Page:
Chapter 22: Descent with Modification (A Darwinian View of Life)
Darwin Introduces a Revolutionary Theory
Evolution is defined as a change in the genetic make up of a population that enhance organisms' ability to survive and reproduce . It is also the change in allelic frequencies in a population.
Natural Selection: a population can change over generations if individuals that possesses certain heritable traits leave more offspring than other individuals. It only involves heritable traits.
Evolutionary Adaption: an accumulation of inherited characteristics that enhance organisms ability to survive and reproduce in specific environments
Section 22.1: The Darwinian revolution challenged traditional views of a young Earth inhabited by unchanging species
Many scientists in the 1700s believed that organisms experienced adaptations to their environments and believed that a Creator had designed each species for a specific purpose. On of these scientists was Carolus Linnaeus who founded taxonomy. Taxonomy is a branch of biology that focuses on the naming and classification of organisms. Linnaeus used a binomial system to categorize and name organisms. Organisms are classified by their genus and species.
To understand how animals have evolved over time paleontologists study fossils. Fossils are the remains or impressions of plans or animals in sedimentary rock. The study of fossils gives us a glimpse of organisms that populated the Earth at the time a certain layer of sedimentary rock formed. Georges Cuvier, the scientist who developed paleontology opposed the idea of gradual evolution and instead advocated catastrophism. Catastrophism is the theory that each layer of sedimentary rock represents a catastrophe that wiped out most of the species living at that time.
In contrast to catastrophism other scientists accepted the theory of gradualism-- the idea that profound change can take place through the cumulative effect of slow, continuous processes. Another scientist Charles Leyell took the theory of gradualism and formed it into a theory known as uniformitarianism. Uniformitarianism states that the same geological processes that occurred in history are operating at the same rate today and have not changed over the course of history.
Jean Baptiste Lamark published a theory of evolution that was commonly accepted before Charles Darwin's theory of natural selection. Lamark's theory consisted of two principles. The first principle was use and duse or the idea that parts of the body that are extensively used become larger and stronger while others deteriorate. The second principle is inheritance of acquired characteristics. This means that an organisms could pass modifications from use and duse to its offspring.
Section 22.2: In The Origin of Species, Darwin proposed that species change through natural selection
Charles Darwin's voyage on the HMS Beagle was the impetus for the development of his theory of evolution. He spend most of his time during this voyage on the shore collecting and observing thousands of South American animals and plants. This expedition sparked Darwin's interest in the geographic distribution of species. When the Beagle stopped at the Galapagos islands Darwin was fascinated by the unique birds and other species and how some species lived on 2 or 3 islands while others lived on one. Below is a picture of a blue footed booby and a frigate.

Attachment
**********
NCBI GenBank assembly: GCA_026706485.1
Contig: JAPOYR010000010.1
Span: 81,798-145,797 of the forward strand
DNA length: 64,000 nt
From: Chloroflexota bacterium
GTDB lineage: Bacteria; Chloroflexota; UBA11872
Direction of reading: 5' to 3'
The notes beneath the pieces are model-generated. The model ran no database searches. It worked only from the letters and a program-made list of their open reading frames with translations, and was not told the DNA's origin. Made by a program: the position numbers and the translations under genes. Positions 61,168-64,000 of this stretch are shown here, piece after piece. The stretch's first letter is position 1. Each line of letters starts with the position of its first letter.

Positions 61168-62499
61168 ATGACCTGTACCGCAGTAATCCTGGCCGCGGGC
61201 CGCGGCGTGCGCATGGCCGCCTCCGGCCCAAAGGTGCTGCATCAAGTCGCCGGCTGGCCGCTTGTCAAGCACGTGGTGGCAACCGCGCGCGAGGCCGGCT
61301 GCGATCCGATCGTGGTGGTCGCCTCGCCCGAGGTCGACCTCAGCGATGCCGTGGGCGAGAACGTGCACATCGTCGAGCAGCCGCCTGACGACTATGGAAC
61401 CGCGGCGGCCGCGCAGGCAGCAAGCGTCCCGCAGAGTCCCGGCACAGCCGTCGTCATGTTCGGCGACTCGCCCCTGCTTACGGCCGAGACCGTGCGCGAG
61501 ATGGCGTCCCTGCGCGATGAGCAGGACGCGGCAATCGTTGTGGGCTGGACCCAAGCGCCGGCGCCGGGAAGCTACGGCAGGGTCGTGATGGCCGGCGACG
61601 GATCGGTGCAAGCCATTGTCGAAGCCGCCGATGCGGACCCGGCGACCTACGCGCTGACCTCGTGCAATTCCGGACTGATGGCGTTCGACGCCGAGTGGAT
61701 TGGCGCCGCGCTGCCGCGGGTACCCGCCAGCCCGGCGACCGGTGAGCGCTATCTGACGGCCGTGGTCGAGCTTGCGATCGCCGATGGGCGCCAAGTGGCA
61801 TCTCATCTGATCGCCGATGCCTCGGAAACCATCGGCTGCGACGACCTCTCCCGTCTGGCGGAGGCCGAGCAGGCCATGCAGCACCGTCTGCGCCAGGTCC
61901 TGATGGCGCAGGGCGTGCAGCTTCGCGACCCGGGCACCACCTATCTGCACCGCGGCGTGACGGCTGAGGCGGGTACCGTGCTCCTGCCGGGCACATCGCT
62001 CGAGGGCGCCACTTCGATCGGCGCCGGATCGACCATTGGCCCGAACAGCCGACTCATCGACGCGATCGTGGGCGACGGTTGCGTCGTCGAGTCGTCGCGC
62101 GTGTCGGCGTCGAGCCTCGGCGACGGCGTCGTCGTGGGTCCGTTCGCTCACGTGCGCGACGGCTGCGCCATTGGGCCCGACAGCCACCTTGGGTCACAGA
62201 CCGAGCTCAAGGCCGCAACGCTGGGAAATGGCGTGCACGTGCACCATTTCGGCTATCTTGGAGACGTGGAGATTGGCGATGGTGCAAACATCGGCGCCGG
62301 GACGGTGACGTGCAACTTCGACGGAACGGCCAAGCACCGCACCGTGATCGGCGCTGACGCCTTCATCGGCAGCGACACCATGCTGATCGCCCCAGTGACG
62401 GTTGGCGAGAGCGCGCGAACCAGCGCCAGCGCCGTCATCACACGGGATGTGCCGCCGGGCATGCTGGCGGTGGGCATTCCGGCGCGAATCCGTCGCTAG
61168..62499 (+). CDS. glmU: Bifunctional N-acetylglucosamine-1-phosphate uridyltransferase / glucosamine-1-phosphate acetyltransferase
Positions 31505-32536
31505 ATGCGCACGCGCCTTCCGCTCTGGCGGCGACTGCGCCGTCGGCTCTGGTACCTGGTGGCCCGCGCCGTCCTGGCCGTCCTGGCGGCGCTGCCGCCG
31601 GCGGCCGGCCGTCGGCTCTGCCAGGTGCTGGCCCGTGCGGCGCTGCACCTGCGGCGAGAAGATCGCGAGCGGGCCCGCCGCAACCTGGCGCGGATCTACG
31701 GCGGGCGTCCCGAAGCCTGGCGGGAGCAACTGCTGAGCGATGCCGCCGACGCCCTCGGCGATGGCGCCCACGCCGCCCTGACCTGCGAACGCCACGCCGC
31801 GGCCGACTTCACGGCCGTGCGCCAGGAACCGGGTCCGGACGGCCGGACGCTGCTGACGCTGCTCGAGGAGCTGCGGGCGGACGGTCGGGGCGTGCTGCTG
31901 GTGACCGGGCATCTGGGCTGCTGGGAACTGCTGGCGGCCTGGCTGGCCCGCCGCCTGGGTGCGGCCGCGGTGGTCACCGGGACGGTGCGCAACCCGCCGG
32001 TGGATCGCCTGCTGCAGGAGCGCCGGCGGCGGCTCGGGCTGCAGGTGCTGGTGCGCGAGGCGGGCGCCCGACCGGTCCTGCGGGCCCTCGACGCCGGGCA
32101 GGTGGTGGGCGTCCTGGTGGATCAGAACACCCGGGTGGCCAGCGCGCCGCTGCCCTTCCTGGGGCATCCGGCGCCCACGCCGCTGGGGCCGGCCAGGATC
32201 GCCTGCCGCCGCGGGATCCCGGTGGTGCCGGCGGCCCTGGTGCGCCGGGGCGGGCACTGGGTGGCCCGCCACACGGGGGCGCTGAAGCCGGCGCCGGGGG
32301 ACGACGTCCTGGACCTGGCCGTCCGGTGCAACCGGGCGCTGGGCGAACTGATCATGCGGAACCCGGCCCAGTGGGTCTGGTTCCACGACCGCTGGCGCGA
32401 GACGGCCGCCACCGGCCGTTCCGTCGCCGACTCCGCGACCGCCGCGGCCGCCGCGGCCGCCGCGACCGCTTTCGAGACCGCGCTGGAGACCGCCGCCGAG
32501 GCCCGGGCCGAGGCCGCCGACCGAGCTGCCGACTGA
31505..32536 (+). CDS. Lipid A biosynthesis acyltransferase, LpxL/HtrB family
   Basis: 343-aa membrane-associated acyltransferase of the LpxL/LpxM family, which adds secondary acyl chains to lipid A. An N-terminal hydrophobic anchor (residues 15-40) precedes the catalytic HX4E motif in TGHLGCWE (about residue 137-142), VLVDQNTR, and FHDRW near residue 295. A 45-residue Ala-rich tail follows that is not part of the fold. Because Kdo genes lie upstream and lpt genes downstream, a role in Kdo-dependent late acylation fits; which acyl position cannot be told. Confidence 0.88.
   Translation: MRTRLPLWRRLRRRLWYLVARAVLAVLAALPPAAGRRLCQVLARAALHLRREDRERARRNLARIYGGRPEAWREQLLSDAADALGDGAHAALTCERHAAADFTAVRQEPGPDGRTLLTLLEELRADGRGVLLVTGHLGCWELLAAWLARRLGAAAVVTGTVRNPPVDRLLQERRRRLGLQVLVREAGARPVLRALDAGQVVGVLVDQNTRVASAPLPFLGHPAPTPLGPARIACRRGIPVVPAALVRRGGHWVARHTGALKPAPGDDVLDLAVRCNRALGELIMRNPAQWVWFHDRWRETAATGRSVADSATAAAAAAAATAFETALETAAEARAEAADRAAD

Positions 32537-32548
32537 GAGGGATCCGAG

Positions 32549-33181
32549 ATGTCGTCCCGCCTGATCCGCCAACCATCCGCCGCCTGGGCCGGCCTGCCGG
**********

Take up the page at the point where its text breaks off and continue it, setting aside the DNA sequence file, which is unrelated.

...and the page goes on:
Within a decade of its publication Dariwn's book on his theory of natural selection had convinced most biologists that biological discovery was the result of evolution. Darwin had developed two main ideas: evolution explains life's diversity and that natural selection is a cause of adaptive evolution. In the beginning of his book The Origin of Species, Darwin referred to evolution as descent with modification--the idea that all living organisms are related by descent by a common unknown ancestor in the past.
1) Natural selection is the result of reproductive success as a result of "survival of the fittest"
2) The process of natural selection happens through the interactions between organisms and their environment that causes variations in the genotype of that population
3) Natural Selection = an organisms' adaption to its environment
Darwin derived a piece of his theory from the process of selective breeding of domesticated plants and animals. The process of breeding animals or plants to possess desired traits is called artificial selection. As a result of this humans have been able to bred animals or plants that bair little resemblance to their wild ancestors.
Multiple Choice Questions:
1) ____ stated that species evolved after a catastrophe when the species before it was mostly destroyed.
d. dissent with modification
2) True or False, Lamark's theory was never accepted by biologists before Charles Darwin's theory of evolution.
3) ___ is a geological theory that states that profound changes in the earth's features happen during slow, continuous processes.
c. evolutionary adaption
Answers: 1) A 2) False 3) A